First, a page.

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THE BILLINGS GAZETTE.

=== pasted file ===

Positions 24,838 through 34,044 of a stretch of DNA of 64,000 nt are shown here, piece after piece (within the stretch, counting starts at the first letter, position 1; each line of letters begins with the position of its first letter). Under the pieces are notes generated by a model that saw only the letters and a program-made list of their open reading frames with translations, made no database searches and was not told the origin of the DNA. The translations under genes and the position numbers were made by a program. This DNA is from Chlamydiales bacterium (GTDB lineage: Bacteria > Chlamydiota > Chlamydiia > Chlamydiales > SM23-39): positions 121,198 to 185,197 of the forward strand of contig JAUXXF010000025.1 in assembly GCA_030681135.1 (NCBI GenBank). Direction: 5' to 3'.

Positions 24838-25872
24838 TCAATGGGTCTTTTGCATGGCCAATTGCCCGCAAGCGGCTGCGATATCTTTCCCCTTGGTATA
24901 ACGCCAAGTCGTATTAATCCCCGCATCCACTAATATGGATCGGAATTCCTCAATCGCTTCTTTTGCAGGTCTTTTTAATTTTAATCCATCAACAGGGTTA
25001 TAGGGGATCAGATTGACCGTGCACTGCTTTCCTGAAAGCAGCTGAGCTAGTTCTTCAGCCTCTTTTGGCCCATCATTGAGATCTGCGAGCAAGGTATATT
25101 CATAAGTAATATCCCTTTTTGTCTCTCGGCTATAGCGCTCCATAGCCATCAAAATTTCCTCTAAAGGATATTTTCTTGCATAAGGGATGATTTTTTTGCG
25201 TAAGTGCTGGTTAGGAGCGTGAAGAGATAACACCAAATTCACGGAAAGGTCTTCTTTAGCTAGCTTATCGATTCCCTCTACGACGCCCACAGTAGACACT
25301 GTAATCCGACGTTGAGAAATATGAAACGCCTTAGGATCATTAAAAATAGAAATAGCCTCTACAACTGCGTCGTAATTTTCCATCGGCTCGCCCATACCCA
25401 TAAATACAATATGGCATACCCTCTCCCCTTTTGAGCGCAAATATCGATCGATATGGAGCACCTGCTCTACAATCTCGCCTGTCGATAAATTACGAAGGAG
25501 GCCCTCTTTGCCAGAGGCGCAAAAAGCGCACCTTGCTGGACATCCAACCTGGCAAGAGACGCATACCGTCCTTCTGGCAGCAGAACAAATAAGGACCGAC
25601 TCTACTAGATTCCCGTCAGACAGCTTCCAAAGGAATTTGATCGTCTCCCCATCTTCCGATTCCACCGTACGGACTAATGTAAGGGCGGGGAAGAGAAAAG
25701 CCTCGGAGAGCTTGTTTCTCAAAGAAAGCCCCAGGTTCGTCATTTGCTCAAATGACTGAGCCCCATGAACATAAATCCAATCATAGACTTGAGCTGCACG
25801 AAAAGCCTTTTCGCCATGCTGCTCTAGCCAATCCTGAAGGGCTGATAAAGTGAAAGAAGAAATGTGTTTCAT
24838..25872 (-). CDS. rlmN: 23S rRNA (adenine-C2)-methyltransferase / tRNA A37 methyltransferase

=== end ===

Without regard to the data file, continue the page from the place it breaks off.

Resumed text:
VOL. XVI. BILLINGS, YELLOWSTONE COUNTY, MONTANA, TUESDAY, JANUARY 29, 1901. No RI ECONOMISTS FOR THE PEOPLE. Advance Sale . . ... OF *.. New Spring Shirt Waists. 500ooo Shirt Waists . .. One For Every Lady in Billings, Standard Goods, the Greatest Variety that was ever seen in this town. Prices: 25, 35, 50, 75, 85 d to $3.50 The Latest Creations. A manufacturer in trouble is the reason you get these waists at such low prices; his misfortune is your gain. Small merchants and big merch ants, all the same, we can fill your orders. Don't be prejudiced because you are a big merchant, we can fill your order and give you prices that will keep you thinking. Those goods were placed in our hands to dispose of in 30 days, and we are going to do it. A Chance in a Lifetime to. Buy Swell Goods Less Than Cost. Wholesale and Retail 4593 (ELLOWSTONE NATIONAL Mid-Winter ...BANK... Clearing Sale! OF BILLINGS -0-- CAPITAL, .. - 850,000 A Great Slaughter of SURPLUS, - - 820,000 Winter Suits and Overcoats. o ' Ladies' and Men's Mackintoshes at Half Regular Prices. SL. BABCOCK, President. DAVID FRAT, Vice-Pree. Small Lots of Shoes Way Below Cost. G. A. GRIGGB, Cashier. E. H. HOLLISTER. Ass't Cash. A Great Opportunity for DIREOTORS. Small Merchants. L. B .AB OO, DAVID .RATT, We Bid Adieu to Profits and in Many In 0. A. GRIGGS, ED. CARDWELL, C t Cst PETER LARSON. stances Cut Deep into Cost. --- AS a proper and becoming windup of Sa successful season's business we tegular Banking in all its Branches. now throw our stock upon the Safe Deposst Boxes Rented. mercy of the people and offer the smart pecial Attention Given to Collections. buyers the greatest opportunity they have known. We shall smash dollars •0-- into pennies during this sale. ealers in Foreign and DOmestic Exchange Men's $9.00 Suits and Overcoats, all that are left; come while your $500 size is here-sale price........... UU Yege B s. Svigs Bank style and material, every one well made and well trimmed; f OF BILLINQS, MONTANA. sale price ............................. $7.50 Men's $18.00 Suits and Overcoats, as handsome an assortment as any man would want to choose $ 2.50 Transact a General Ui dBanking from; sale price................ $12.50 Administer Bstates. 350 prs Men'sTrousers, $3.50 $ n2 Buy and Sell Real Batate and to $5.00; sale price.............. 5L.UU 200 prs Men's Trousers, $1.25 n to $1,50; sale price.....$......... I Entire stock of Boys' and Children's esplusible Capita, $125,W . Suits and Overcoats at a Great rC Reduction. Boys' Knee Pants.. U Collect Rents and Take Charge of Business Af dairsr for Non-Residents. John D. sakamp, .G. .URLe FaiOuliCr not Finn, WKm~t BY COURTESY OF MR CLAPP TOWNE IS PERMITTED -TO AD DRESS SENATE. MINNESOTAN'S LAST TALK Makes Expiring Appeal for Filipino Friends and Gives Way to Successor. Washington, Jan. 28-The senate turned from the grind of appropria tions today to listen to a speech which partook of the character of an oration from Senator Towne of Minnesota. Since he entered the senate a few weeks ago on appointment of Governor Lind, the young Minnesotan has had little opportunity to display his tal ents. As his reputation as an orator had preceded him there was much in terest in his speech today, which was in advocacy of his resolution for a cessation of hostilities in the Philip pines. The floor was crowded with senators and members of the house of representatives, the latter including Representatives Littlefield, McCall, Cooper and others, who have been ,prominent in insular legislation. The galleries, public and private, were crowded to overflowing. The senators on the democratic side gave Mr. Towne marked attention. On the republican side the attention was less noticeable, although Mr. Hoar and Mr. Hale at first followed the speech closely at times exchanging smiling comments on some of the ut terances. At one point Mr. Depew took a front seat and listened attentively. Mr. Towne's style of delivery was clear and forcible. Although restrict ed by manuscript he had the subject well in hand and rolled out the fine points with a fervor that sent them echoing through the chamber. The speech abounded in apotheoses to lib erty and patriotism and scathing and scornful arraignment of the policy by which the Filipiinos were being an nihilated. At one time an outburst of applause from the galleries led to a vigorous warning from the presiding officer against demonstrations of ap proval or dissent. As the orator closed his brilliant peroration there was another outburst of applause des pite the warnings of the chair. Immediately following Mr. Towne's speech the credentials of his succes sor, Mr. Clapp, were presented and after being sworn in the new senator took his seat and Mr. Towne retired. The rest of the day was devoted to the Indian appropriation bill, the dis cussion turning on irrigation and little progress being made. ANOTHER HILL PLAN Arranging to Haul Canadian Coal Over Great Northern Road. St. Paul, Jan. 28-It was learned from a reliable source today that shortly after the return of President Hill of the Great Northern from New York, Major Pellatt and Elias Rogers of Toronto, Canada, two of the Can adian capitalists who are interested in the Crows Nest Pass coal mines, will interview him. The Canadians are expected in St. Paul Wednesday. Mr. Hill will probably arrive here to morrow. An official of the Great Northern, who is in a position to speak authori tatively, said today: "A conference between Mr. Hill and the Canadian officers of the Crows Nest coal field was arranged and should have been held in New York. For some reason it did not materialize. The object of the Canadian capitalists in coming to St. Paul is to complete negotiations already entered into with Mr. Hill to use his line as a carrier. The story that he has secured a large interest in the Crows Nest mines is all rot: There is absolutely no truth in the re port." J. Pierpont Morgan will, it was stated today, accompany Mr. Hill to St. Paul. STORM EXTENDING. London, Jan. 28-It is reported from Londonderry that a steam trawler has foundered off Dunaffy head, all hands being lost. Dispatches from Holland say that a terrible hurricane is raging along the coast, doing enormous dam age. Several small shipping casualtes are repored. RICE STARTS HOME. Manila, Ja. 28 --Editor Rioe, ordered deported by MacArthur, sailed today and will be held a pris oner till he reaches San Franoisoo. SHARElOLDERS OBJECT. More Trouble for Directors of Defunct Loan Company. New York, Jan. 98-The Tribune tomorrow will say: The shareholders of the insolvent Anglo-American Savings rand Loan company, who live in Titusville Pa., Newburg, New York and Washington, and whose claims ag gregnat $550,000, have organized a shareholders' committee and are pre paring to protest against turning over to the Empire Realty company of the Pearce "Mortgage," aggregating more than $2,000,000. The shareolders, it was learned, are getting ready to sue the directors, many of whom are considered to be men of large means. Many share holders. who consented to the trans fer proposed by the directors of the company's real estate holdings have withdrawn their consent. Close inspection of the state bank ing department's records go to show, is was asserted yesterday, that the Anglo-American has been insolvent for two or three years and that its de ficit last year was $185,000. Argu ment with reference to acceptance of the referree's report on the advisa bility of adopting the proposed realty scheme will be heard in Brooklyn Thursday. It was said yesterday that the receivers will vigorously protest against the proposed transfer. STORMS IN GERMANY f Much Damage Is Done in Various Parts of the Empire. Berlin, Jan. 28-Hurricaunelike I snowstorms prevail in many parts of Germany and during the past 24 hours considerable damage has been done. The weather is particularly violent in the east Friesian coast, where the Norgbingen districts were struck by a tidal wave. At Frank furt-on-the-Main snow is falling heav ily this evening. Dispatches from Bremen say that a strong northeast wind is driving the water into the Wesser until it has nearly reached the edge of the dikes. A freight train near Dresden was part ly hurled from an elevated track on the line from Potahapel to Wilsdrup and five cars were badly wrecked. The river Lahr and its tributaries have overflowed, threatening railway traffic, and high water is threatened in the Silesian streams. Telegraphic communication with England is badly interrupted, cablegrams arriving many hours late. CONSIDERING PUNISHMENT. Envoys Hold Meeting to Decide on Demands. Pekin, Jan. 28-A meeting of the foreign envoys was held this afternoon and was attended only by those whose countrymen have been killed in the internal provinces, the object being to decide what punishment should be in flicted upon minor officials. A report will be made at a general meeting of the ministers to be held probably after the funeral of Queen Victoria. The ministers refuse to state de cisions arrived at, but it is believed that only a few will be beheaded and certainly not the highest officials. CASTELLANES MUST WAIT. New York, Jan. 28-Justice Beach of the supreme court today continued the temporary injunction against pay ment to Ann9 Gould and Count de Castellane their portion of the Gould estate due, till the pending litigation is settled. FOR DAY OF CENERAL MOURNING By King's Order London Will Abstain from Business Saturday as Mark of Re spect to Dead Queen. London, Jan. 28-It is officially an ternient, which will probably be Mon nounced this evening that King Ed- day. ward has ordered Saturday to be ob- Emperor William has commanded served as a day of general mourning. Count Von Wadel, master of horse, to All the banks will be closed and busi- bring six of his majesty's chargers ness suspended. from Berlin and the kaiser, the crown The arrangements for the funeral prince and other Germans in official have been only partially determined. attendance at the queen's funeral will Almost everything thus far is provi- ride in the procession. sional and subject to the approval of The gun carriages to be used at the king, who will come to London Cowes, at Windsor and in London will tomorrow to look over what has been be painted the color of khaki and fit proposed, to give his decision. ted with rubber tires. King Edward By order of the king the office of has commanded Mr. A. Forestier, the works desires that all drapery dis- well known artist of Black and White, played by citizens shall be purple. to draw the lying-in-state for him. The prooession from St. George's chap- The king and queen, with the el royal at Windsor to Frogmore has kaiser, will attend the memorial ser been abandoned and the oofln will re- vices in St. George's chapel Windsor, main in the chapel until the day of in- Sunday. HEADED OFF AT ST PAUL MONTANA OFFICER RECOVERS STOLEN HORSES. CUSTODIAN UNDER ARREST Claims He Was Hired by Others to Take Charge of Animals. St. Paul, Jan. 28-Sheriff Taylor of Choteau county, Montana, arrived in St. Paul today in connection with five carloads of horses, taken in charge by Sheriff Justus a week ago at New Brighton. A telegram from the secretary of the Montana Stock association was re ceived by Sheriff Justus asking that the parties in charge of the horses be arrested, as about 30 of the animals had been stolen. Daniel Sullivan, a youth, was found at New Brighton by deputy sheriffs and taken in custody. Since then he has been in the county jail. Sullivan said he had been hired to come through to St. Paul with the stock. Sheriff Taylor has informed Sheriff Justus that a man named Stephenson, formerly a police justice at South St. Paul, was under arrest in Montana, supposed to be concerned in the theft of the horses. The stock is now at South St. Paul awaiting orders of the Montana Stock association. MORE MOTIVE POWER St. Paul's Executive Committee's Large Order for New Locomotives. New York, Jan. 28-A meeting o1 the executive committee of the Chi cago, Milwaukee & St. Paul Railway company was held at the local head quarters of the company today. There was a full attendance, including J. P. Morgan. At the conclusion of the meeting Chairman Roswell Miller of the board of directors said the only thing of public importance transacted at the meeting was the adoption of a resolution calling for the construction of 47 locomotives to be used on the Kansas City and Superior divisions of the road. Mr. Miller said nothing was done concerning a lease of the St. Paul by any other road. He also said that nothing was done toward effecting a cloger relation with any other railway company As far as he knew, Mr. Miller said, President Hill of the Great Northern was not a stockholder in the St. Paul road. ONLY PART ESCAPED. Rotterdam, Jan. 28-The steamer Holland, from London, was wrecked at the northern pier while entering Neinwewaterweg, at the entrance of the river Maas today. The captain and six men were saved. Fourteen members of the crew and two passen gers were drowned. JOB FOR MONTANAN. Washington, Jan. 28-The presi dent has appointed Daniel McCann of Montana register of the land office at Rampart City, Alaska. HAVE NO SYMPATHY. Chicago Aldermen Reject Resolution on Queen's Death. Chicago, Jan. 28-The municipal council tonight refused to pass a reso lution of sympathy with the people of the British empire on the death of Queen Vicotria. The resolution was introduced by Alderman George Dud leston. It was necessary to procure a suspension of the council rules in order to permit formal presentation of the resolutibn. The motion to sue pend lacked five votes of the neces sary two-thirds required under the rules of the council. The matter was referred to the committee on judi iary, which will report at a later meeting of the council. DRIVE OUT BAD ONES. Evansville, Ind., Jan. 28-The cities and towns along the Ohio river have begun a crusade against negroes. The entire trouble dates back to the lynchings of the negroes at Rockport and Booneville for the murder of the white barber, Simmons, at Rockport, one night last month. The board of safety of this city has ordered the dolice to arrest all strange negroes and bring them before the city police judge. If they cannot give any reason for being here they will be sentenced to the rook pile The object of this order is to rid the town of an ab noxious class of negroes. PASSED AT LAST House Finally Disposes of Bill Codifying the Postal Laws. Washington, Jan. 28-The major portion of the day in the house was occupied in the transaction of District of Columbia business. The bill to revise and codify the postal laws, which has been under con sideration at intervals for 10 days, was finally passed today. Its friends succeeded in confining the measure strictly to the purpose for which it was framed-a codification and re vision of existing laws. All attempts to amend it in any vital particular failed. The most interesting feature of the day was an attempt to secure a vote upon the senate bill to appoint a com mission to consider and adjudicate the claims of United States citizens against Spain arising out of the war with Spain, which this igovernment assumed by virtue of the treaty of Paris. The house at the last session stcommitted a similar bill with in reructions to report back a bill to con fer jurisdiction in these cases upon the court of claims. Mr. haugen of the committtee on war claims secured consideration of a substitute for the bill drawn in accordance with the instructions of the house and then appealed to the house to vote down the substitute and pass the senate bill. There was some inti mation of sharp 'practice over this mode of procedure, but the matter was settled temporarily by postponing con sideration of the bill until today, Mon a... DID IT QUIETLY Kansas City Young Man's Nervy Robbery of Standard Oil Cashier. Kansas City, Jan. 28-At the office of the Standard Oil company, in the southern part of the city, this after noon, a young man forced W. S. Irvin, the cashier, at the point of a revolver into a closet and after 'locking him in made off with between $500 and $700 in cash. Irvin was preparing his cash for the bank, when at 2:45 o'clock a young man, probabyly 24 years of age, entered the office quietly :nd placing a revolver at the cashier's head ordered him to enter a small closet a few feet away. Irvin complied promptly and the robber turned the key on him. Then placing the money in sight in his pocket the robber walked from the office a hundred feet to the railway tracks, where he board ed a freight train. Irvin was alone and it was some time before he at tracted passersby to release him and' made the robbery known to the police. FOR EIGHT HOURS. Butte, Mont., Jan. 28--Manager Ilepetko, of the Boston & Montana Mining company, announces that an eight-hour day for miners will be put' into effect February 1 in the propertise Af that company. Manager Gillie of the Butte & Boston has posted notices to the same eleot. LI DANGEROUSLY ILAL. Shangai. Jan. 28-A disppto to $1p North China Gasette of this cty fwQ t Pekin says that Li Hung Chang j tifering from fever and is datli hilie being despaired S 4f .